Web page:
#innaefarawayplace

I’m going to start off by saying I am so blessed.

 

Now I’m going to note there is a hashtag to follow what I’m about to say next. teehee.

 

I’ve spent many a year telling myself ‘no.’ Whether it been a denial of sleep, denial of free time, denial of relationships and/or denial of travel, I’ve made these choices to move forward in my career. However, I hope this is the start to being able to say ‘yes’ to some of these things.

 

Hi, I’m in Argentina. In the Southern Hemisphere! Me!

More posts to come. In the meantime, follow me on Twitter or Instagram (and of course, #innaefarawayplace).  Ah, the beauty of hashtags.

Good-Bye and Good Luck, on Repeat

There are many perks to this business. Every day is different. You get to meet new people who tell you stories you couldn’t have even dreamt up. Once in awhile, people tell you they recognize you and/or they tell you that you’re doing a wonderful job (this actually doesn’t happen as often as you’d think).

However, one of the downsides… is the frequency of these words:

Good-bye!

Good luck!

 

In life, we all have our shares of farewells. For some reason, professional good-byes seem to cut more deeply in the news biz than in other ones.

 

Reasons why they happen so frequently:

– Contracts end every few years

– Poor ratings mean less revenue, which could mean cut positions

– It’s a grueling line of work, and people leave the field

– And IF you believe the saying, TV news is a dying business

 

Now factors as to why these departures are felt so strongly:

– The stress often creates stronger bonds

– New gigs usually are far away. At least 2 hours, because it’s in a different DMA from you

– The unusual work hours mean you are the only people who have the most random days off

Case in point: 5 people who watched a movie at 3:30 PM on a Wednesday.

Case in point: 5 people who watched a movie at 3:30 PM on a Wednesday. Movie Club is born.

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I write this post because in just the past month, a few dear friends have moved on to wonderful new jobs, but those jobs have taken them further away from me.

Tee Lee!

Tee Lee!

Terrence Lee is now the morning MMJ in Cleveland, Ohio, after being the primetime anchor for WMDT in Salisbury, Md. for years.

Lainey :)

Lainey 🙂

Elaina Athans hit the ground running as a new reporter in Raleigh, N.C. after spearheading the Hudson Valley newsroom for YNN.

A true Troylet

A true Troylet

Casey McNulty just landed an incredible role as a producer in Boston. The offer came just over two weeks ago, and she leaves tomorrow.

 

While I have so much joy for these friends/former colleagues, it is hard to know that our friendships will have to remain long-distance. At the same time, I can’t bemoan their success and their future endeavors.

Guess that means I’ll have to make my way to the Buckeye State or plan a night out at the Raleigh Times. I’ve already scoped out some places in Boston, Casey!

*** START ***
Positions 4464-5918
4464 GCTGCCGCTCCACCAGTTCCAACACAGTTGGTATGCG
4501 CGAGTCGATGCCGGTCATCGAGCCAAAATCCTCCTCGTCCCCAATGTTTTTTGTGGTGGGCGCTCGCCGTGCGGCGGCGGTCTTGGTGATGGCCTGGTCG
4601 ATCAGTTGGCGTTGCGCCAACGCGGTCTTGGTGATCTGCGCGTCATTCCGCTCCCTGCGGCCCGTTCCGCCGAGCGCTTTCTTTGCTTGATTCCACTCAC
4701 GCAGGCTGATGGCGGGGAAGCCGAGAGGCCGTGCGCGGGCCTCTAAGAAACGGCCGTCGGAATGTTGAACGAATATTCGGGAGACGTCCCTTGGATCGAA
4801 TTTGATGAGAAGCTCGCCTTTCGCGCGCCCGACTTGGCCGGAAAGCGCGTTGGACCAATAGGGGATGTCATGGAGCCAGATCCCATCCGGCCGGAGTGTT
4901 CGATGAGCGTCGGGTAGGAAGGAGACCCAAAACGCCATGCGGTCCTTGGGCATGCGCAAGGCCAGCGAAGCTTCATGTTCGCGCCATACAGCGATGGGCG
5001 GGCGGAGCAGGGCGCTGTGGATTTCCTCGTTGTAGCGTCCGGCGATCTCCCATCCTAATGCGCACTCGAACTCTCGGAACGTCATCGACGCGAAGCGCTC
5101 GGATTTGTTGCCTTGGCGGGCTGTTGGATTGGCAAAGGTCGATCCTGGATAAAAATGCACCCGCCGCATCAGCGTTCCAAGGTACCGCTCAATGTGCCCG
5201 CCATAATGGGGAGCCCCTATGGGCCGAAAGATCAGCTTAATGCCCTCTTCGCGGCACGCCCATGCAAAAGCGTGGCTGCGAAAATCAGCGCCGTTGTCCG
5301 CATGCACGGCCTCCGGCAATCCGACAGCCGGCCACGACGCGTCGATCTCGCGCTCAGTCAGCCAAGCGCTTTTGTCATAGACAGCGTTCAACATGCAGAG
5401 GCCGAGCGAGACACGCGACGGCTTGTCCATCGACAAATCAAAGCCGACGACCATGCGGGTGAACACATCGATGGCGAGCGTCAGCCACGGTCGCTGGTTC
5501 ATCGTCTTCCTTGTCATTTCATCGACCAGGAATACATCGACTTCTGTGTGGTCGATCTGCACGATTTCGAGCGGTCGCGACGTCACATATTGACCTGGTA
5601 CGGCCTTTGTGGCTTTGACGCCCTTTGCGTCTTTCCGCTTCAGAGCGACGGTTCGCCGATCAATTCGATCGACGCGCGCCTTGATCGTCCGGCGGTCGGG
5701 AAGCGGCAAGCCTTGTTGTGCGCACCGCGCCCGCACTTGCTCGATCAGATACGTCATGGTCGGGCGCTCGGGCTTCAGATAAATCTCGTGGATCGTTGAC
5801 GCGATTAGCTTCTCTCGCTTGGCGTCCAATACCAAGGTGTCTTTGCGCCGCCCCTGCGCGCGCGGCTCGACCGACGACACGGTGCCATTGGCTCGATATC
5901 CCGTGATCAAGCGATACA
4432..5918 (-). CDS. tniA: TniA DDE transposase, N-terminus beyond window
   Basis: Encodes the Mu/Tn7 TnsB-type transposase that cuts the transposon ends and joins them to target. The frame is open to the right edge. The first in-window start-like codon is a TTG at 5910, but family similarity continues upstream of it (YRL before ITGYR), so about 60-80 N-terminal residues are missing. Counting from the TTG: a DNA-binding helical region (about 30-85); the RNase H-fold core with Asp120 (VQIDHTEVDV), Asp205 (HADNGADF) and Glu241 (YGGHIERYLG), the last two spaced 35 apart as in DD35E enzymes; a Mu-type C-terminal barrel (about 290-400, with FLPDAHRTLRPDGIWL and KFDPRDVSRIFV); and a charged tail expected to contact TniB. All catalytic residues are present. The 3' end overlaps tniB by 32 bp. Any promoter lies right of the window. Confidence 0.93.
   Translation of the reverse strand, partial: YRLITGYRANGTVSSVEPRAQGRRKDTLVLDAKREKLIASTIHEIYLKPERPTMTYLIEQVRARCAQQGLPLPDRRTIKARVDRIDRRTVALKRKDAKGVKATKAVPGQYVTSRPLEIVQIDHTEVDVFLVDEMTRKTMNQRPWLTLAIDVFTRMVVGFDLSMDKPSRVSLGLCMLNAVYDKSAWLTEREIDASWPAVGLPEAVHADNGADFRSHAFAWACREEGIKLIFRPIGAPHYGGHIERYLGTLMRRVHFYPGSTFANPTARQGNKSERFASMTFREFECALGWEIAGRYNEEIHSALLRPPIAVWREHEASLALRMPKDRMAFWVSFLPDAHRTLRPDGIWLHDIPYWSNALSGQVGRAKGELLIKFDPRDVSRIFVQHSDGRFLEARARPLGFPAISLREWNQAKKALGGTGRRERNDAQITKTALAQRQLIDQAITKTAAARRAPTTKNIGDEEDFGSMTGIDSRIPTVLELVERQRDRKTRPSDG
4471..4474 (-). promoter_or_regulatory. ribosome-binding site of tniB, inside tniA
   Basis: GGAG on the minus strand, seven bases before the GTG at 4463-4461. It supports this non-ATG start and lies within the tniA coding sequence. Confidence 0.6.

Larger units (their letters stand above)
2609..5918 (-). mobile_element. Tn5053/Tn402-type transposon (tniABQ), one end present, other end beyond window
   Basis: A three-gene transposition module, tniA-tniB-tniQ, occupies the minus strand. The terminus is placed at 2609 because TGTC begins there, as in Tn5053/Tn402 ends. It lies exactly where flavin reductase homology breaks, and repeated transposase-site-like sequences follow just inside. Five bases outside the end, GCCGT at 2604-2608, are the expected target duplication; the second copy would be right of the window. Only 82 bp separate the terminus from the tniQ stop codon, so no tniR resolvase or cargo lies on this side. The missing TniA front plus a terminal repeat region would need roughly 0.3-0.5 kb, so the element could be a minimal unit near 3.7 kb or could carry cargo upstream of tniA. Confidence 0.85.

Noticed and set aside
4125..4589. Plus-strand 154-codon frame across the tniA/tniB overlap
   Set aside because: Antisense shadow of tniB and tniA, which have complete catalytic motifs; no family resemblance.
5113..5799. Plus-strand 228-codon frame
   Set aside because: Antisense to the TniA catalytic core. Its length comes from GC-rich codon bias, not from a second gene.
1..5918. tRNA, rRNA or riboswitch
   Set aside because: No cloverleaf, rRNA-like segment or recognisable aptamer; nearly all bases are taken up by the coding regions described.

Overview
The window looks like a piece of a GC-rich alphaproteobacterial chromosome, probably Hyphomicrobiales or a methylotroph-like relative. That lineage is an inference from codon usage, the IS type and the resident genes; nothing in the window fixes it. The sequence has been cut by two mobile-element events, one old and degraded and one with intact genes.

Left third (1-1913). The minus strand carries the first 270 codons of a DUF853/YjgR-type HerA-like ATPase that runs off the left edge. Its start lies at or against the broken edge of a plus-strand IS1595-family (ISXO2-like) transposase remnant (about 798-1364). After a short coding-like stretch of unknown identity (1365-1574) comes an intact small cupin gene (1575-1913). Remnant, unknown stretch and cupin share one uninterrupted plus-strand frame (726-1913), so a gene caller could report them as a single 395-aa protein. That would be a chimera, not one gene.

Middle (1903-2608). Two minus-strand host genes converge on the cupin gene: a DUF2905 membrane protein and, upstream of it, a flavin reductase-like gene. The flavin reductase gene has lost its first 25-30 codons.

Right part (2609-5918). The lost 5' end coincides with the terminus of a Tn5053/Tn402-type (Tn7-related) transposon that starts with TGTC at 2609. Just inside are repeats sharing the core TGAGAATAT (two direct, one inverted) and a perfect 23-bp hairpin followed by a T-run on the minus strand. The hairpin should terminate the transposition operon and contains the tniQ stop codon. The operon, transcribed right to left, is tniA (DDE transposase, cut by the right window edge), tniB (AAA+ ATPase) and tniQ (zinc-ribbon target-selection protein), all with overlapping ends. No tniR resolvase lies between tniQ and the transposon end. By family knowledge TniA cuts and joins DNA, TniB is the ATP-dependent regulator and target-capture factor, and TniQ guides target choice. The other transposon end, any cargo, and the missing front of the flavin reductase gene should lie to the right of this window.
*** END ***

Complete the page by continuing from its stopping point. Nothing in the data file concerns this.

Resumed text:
Obsessed with speakeasies. This one's called Backbar.

Obsessed with speakeasies. This one’s called Backbar.

Congratulations! I am so proud of you all.

It’s okay to cry

It’s the third night in a row I’ve come home to process my day with a glass of wine (oh, cursed calories that soothe me so) and my trusty laptop.

So here we go.

 

Over the past two days, I’ve come close to crying for two strangers. I didn’t. For the record, I would call myself an emotional person; I don’t think “stoic” has ever been used to describe me. Even so, I’ve learned to turn off the tears in public situations. At least, most of the time.

But tonight, a victim who was seriously wounded in Saturday’s crash braved the public and his own pain of losing the girl he loved… to honor her and his friend.

matt hardy

I fought to keep my hands still and my breathing to a minimum as I held the camera. Once photographers were finally called to head back to the media box, my lungs filled with air and my eyes with tears.

[I am thankful to my friend Erin, who held me to her side as I wept… and then brought myself back to a calm state.]

And the rest of the night, I was tear-free.

Sometimes it must be bottled up, other times it will sneak out before you can stop and grab it back. As a journalist, am I able to just let myself go? For whatever reason, extreme emotion seems taboo.

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This weekend I had the privilege of listening to Ira Glass in person.* Glass is the host of NPR’s “This American Life,” a phenomenal show I recommend (obviously, by the adjective). In his talk in Troy, he expressed gratefulness that he was a journalist on the radio because it allowed him to show and articulate certain emotions in a way that broadcast journalists couldn’t. He gave the specific instances of humor and surprise.

 

I envy that.

I love to laugh, and if you listen to many interviews I conduct, funny comments will elicit a hearty “ha, ha!” from me. I just can’t help myself! Do those guffaws get included in the final story for air? Rarely.

Tears too, are out of the question. Broadcast journalists are expected to empathize, but not exaggerate. To be caring, yet composed. To sympathize in moderation. Restraint is the rule.

Today, I broke it.** And I don’t care.

 

Tell me again, why can’t we share?

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*More posts to come on his words.

**So did my colleague.